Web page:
Risk factors for fresh stillbirths among women delivering at Kawempe National Referral Hospital - a case control study.
Nyakunga, Feredina John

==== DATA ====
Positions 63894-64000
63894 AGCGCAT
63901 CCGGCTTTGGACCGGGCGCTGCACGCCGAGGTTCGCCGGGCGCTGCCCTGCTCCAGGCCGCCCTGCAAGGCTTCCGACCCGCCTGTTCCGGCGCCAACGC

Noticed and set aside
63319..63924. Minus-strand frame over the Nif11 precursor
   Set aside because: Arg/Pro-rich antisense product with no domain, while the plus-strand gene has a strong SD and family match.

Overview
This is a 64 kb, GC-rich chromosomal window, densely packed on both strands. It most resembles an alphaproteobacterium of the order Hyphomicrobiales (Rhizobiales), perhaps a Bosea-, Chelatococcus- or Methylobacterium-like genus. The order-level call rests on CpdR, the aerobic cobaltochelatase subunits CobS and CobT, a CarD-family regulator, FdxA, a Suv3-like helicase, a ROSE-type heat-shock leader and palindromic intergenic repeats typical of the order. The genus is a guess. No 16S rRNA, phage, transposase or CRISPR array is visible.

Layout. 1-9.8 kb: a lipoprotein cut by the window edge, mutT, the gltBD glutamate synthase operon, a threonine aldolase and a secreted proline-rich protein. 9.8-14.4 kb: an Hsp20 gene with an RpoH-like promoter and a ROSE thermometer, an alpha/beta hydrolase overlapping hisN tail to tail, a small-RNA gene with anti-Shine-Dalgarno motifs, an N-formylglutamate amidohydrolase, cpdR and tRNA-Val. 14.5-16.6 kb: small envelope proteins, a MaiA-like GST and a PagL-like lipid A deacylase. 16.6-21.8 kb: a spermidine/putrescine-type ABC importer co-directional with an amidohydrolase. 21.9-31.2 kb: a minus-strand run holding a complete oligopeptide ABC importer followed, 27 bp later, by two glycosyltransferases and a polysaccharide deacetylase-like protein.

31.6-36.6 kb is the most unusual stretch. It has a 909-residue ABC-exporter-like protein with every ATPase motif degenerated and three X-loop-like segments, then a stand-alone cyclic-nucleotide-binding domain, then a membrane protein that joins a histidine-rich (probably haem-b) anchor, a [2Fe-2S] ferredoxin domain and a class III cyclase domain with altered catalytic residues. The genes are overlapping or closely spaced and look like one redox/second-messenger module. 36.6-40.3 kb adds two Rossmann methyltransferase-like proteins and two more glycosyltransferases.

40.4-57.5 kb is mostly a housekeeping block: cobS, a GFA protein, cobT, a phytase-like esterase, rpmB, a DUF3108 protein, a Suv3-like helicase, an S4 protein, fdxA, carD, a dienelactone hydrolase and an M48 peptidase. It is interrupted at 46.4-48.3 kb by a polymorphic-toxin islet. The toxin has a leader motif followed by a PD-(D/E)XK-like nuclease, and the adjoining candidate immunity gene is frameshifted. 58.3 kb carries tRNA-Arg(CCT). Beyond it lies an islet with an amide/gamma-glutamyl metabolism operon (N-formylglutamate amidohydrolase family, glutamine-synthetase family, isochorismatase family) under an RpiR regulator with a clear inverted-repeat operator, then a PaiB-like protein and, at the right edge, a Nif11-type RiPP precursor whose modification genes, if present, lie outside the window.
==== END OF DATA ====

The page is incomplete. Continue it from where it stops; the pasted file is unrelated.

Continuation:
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Background Each year thousands of newborn babies were being born dead. Stillbirth was among the contributors of perinatal mortality and poor obstetrics outcome in developing countries including Uganda. Various investigators suggested that identification of risk factors for fresh stillbirth improved perinatal outcome during delivery. Objective – was to determine the risk factors for fresh stillbirth among mothers delivering at Kawempe National Referral Hospital. Methods -This was a hospital based case control study, conducted in postnatal ward, among women aged 18 to 49 years with fresh stillbirth delivery. About 76 cases and 152 controls were recruited in postnatal ward at KNRH. Variable of interest was fresh stillbirth delivery and independent variables included social demographic factors, maternal, fetal and institutional factors. The collected data was entered using Epi data version 4.2 and analyzed with STATA version 16. Continuous data was summarized as medians and interquartile range when skewed and mean and standard deviation if normally distributed. Categorical variables were summarized as percentages and proportions and comparison between cases and controls was made using chi square test or Fisher’s exact test. At bivariate level comparison of independent variables among cases versus controls was done and results were reported as crude odds ratio and p values. A conservative level of significance set at p <0.2 was used for selecting independent variables to put into the multivariable logistic regression model. At multivariate analysis, logistic regression with 95% CI was used to identify maternal and fetal factors associated with stillbirth. Results were reported as odds ratio with 95% CI and p value of < 0.05 was considered statistically significant. Results – The median age of participants was 26 years and 24years cases and controls respectively. The risk factors for fresh stillbirth were low birth weight (aOR 4.1, 95%CI: 1.88 - 9.11, P value <0.001), cord accidents (aOR 0.06, 95%CI: 0.01 - 0.71, P value = 0.026), Antepartum hemorrhage (aOR, 4.6, 95%CI: 1.21 - 17.54, P value = 0.025), intrapartum complications (aOR 2.3, 95%CI: 1.15 - 4.78, P value = 0.020) and no partograph (aOR 9.5, 95%CI: 1.93 - 47.41, P x value = 0.006). The mother’s parity was found to confound the relationship between Antepartum Hemorrhage and a fresh still birth. Conclusion - Low birth weight (<2500g), cord accidents, Antepartum hemorrhage (abruptio placentae/placenta Previa), intrapartum complications (obstructed, prolonged labor) and no partograph use were significant risks for fresh stillbirth in this study. Recommendations – There is a need to improve intrapartum care in terms of early identification of cord presentation, proper partograph use and correct interpretation which may reduce the burden of fresh stillbirth among mothers delivering at KNRH. Encourage midwives and other health workers to fill partographs during labor. Placement of CME on labor monitoring in morning meetings at our facility.